For all previous ATLAS.ti users, because the category code can retrieve all quotations from its subcodes, the semantic operators SUB, UP and SIBLING are no longer needed and have been removed from the query tool.
Subcode: A subcode is a code that is sorted under a category code. No further subcodes can be created under subcodes. The reason for this is methodical rather than technical. Each code should only appear once in a code system. See: How to build a code system. If you use a deeper hierarchy, you will likely start duplicating and even multiplying codes at the lower levels. Not only does this make your code system long and difficult to maintain, it also prevents you from performing effective comparative analysis.
Folder: Folders help you organize your codes. You can move independent codes and categories with their subcodes into folders. A folder can also contain folders, as many as you want. Folders cannot be used to code data.
The number behind a folder, is the number of quotations coded by independent codes or sub codes that are contained within the folder. As you can apply multiple codes to the same quotation (i.e., multi-value coding), the total can be different from adding up all the numbers for all independent and all subcodes.
How Groundedness is Counted
Independent Code: The groundedness of an independent code is the number of quotations coded by it.
Category Code: The groundedness of a category code is the number of quotations coded by all of its subcodes. Since you can apply several codes to the same quotation, the total for a category can differ from simply adding up quotations for all subcode. Both sums are only equal, if you use subcodes in a mutual exclusive manner, as for example required for inter-code agreement analysis
The image above shows the category positive effects. Adding up the quotations coded by all subcodes, the sum is 44. The groundedness for the category however is 41. This means there are 3 quotations that are coded with more than one of the subcodes. This is illustrated in the image below:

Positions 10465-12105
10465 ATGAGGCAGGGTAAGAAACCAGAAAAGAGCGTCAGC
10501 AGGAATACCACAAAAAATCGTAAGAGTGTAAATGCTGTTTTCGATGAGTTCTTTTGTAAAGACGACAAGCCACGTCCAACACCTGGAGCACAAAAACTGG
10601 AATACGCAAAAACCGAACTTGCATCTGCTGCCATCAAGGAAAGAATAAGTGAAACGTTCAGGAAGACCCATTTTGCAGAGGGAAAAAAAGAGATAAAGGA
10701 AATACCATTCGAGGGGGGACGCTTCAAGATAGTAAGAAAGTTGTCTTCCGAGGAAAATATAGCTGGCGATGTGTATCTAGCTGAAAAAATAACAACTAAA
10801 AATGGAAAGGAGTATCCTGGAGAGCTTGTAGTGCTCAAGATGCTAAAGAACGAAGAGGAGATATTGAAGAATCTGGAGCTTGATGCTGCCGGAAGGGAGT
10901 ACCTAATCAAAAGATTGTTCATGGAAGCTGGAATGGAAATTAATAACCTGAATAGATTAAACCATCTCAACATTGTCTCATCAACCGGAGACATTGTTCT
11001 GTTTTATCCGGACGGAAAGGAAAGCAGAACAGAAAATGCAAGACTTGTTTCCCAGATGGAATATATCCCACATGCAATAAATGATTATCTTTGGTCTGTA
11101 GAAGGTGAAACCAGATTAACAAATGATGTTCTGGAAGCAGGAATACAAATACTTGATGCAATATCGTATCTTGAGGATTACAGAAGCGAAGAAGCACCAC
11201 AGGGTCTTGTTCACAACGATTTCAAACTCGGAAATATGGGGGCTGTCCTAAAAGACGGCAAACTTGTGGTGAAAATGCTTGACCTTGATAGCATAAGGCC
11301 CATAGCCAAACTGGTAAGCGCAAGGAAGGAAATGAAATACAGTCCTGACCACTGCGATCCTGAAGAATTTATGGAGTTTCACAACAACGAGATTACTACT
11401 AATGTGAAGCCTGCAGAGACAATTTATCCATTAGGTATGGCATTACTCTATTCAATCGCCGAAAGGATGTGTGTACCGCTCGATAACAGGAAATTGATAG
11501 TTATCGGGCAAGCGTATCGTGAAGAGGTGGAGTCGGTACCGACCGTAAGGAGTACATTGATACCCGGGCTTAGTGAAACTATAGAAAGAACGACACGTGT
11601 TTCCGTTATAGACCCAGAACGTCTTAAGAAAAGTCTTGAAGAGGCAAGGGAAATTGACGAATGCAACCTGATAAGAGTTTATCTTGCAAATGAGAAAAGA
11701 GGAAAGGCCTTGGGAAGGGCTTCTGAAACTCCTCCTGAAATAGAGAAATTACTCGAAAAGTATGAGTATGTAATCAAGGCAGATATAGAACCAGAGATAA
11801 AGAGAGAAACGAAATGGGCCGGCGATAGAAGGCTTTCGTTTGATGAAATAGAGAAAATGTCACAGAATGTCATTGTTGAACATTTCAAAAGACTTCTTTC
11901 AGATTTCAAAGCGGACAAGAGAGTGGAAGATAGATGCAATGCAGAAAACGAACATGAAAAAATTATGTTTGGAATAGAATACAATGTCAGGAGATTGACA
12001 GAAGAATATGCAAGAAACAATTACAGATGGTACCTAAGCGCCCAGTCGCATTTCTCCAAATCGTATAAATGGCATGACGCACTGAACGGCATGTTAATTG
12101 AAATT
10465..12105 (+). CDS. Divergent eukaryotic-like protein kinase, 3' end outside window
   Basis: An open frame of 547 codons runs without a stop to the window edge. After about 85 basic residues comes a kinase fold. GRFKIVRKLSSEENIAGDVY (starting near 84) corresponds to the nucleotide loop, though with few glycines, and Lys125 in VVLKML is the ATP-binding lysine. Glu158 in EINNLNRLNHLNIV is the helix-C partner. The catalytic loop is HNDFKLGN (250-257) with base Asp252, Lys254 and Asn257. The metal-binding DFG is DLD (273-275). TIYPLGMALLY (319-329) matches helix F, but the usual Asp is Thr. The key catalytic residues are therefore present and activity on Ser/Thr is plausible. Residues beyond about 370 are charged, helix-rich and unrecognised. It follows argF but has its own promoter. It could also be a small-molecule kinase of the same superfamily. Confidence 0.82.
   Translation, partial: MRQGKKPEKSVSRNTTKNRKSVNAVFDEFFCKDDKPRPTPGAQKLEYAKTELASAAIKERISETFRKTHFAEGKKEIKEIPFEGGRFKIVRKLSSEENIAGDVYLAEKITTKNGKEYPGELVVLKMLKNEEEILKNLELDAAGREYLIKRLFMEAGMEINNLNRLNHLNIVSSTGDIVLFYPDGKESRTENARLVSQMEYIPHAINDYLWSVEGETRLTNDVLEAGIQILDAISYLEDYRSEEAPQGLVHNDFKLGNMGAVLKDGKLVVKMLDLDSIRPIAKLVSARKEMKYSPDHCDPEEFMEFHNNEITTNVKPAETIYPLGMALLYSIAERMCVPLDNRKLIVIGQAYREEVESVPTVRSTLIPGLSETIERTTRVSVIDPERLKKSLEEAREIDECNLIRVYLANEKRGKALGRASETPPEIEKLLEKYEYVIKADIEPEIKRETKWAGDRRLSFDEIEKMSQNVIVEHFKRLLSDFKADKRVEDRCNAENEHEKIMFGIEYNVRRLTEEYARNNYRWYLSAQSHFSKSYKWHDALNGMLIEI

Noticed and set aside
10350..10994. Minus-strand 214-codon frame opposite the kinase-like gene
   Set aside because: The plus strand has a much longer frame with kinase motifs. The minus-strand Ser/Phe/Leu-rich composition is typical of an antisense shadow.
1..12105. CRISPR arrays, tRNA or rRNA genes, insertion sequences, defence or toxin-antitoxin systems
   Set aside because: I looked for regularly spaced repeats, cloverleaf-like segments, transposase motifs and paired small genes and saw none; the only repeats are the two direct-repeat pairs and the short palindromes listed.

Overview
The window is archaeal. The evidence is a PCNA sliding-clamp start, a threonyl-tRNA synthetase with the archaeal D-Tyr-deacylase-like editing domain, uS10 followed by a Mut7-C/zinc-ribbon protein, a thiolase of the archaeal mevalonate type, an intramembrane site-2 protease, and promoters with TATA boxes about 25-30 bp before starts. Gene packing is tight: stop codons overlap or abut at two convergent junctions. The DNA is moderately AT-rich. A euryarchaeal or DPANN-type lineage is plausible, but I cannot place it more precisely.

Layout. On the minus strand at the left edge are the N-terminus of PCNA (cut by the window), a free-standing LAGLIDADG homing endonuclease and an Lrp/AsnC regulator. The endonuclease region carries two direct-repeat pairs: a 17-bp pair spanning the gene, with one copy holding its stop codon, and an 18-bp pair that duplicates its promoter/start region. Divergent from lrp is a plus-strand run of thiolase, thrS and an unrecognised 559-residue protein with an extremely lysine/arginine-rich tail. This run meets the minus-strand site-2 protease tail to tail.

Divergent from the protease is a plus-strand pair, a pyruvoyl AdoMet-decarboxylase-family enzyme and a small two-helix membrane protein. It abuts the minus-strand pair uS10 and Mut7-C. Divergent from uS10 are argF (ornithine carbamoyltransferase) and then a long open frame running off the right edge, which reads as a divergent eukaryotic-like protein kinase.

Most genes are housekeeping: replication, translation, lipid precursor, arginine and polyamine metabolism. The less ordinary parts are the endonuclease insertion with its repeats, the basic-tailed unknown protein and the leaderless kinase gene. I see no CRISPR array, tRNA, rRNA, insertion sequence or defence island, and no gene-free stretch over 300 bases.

Subcode: The groundedness of a subcode is the number of quotations coded by it. For example, the subcode life is richer is coding 6 quotations.
Folder: The groundedness of a folder is the number of quotations coded by independent codes or subcodes that are contained within the folder. As you can apply multiple codes to the same quotation (i.e., multi-value coding), the total can be different from adding up all the numbers for all independent and all sub codes or categories. In the above example the folder Experience of Parenthood has a groundedness of 139 quotations. This is lower than the sum for the three categories contained in the folder (42 + 62 + 41 = 145). Again, this means that some quotations are coded by more than one of the codes in the folder. Counted are only unique quotations and not the number of codings.
How Density is Counted
The code density is unrelated to the code hierarchy and the number of codings. Density is defined as the number of linkages between two codes. You can link two codes to each other via drag-and-drop, or as recommended, in a network. See the chapter on networks for further information.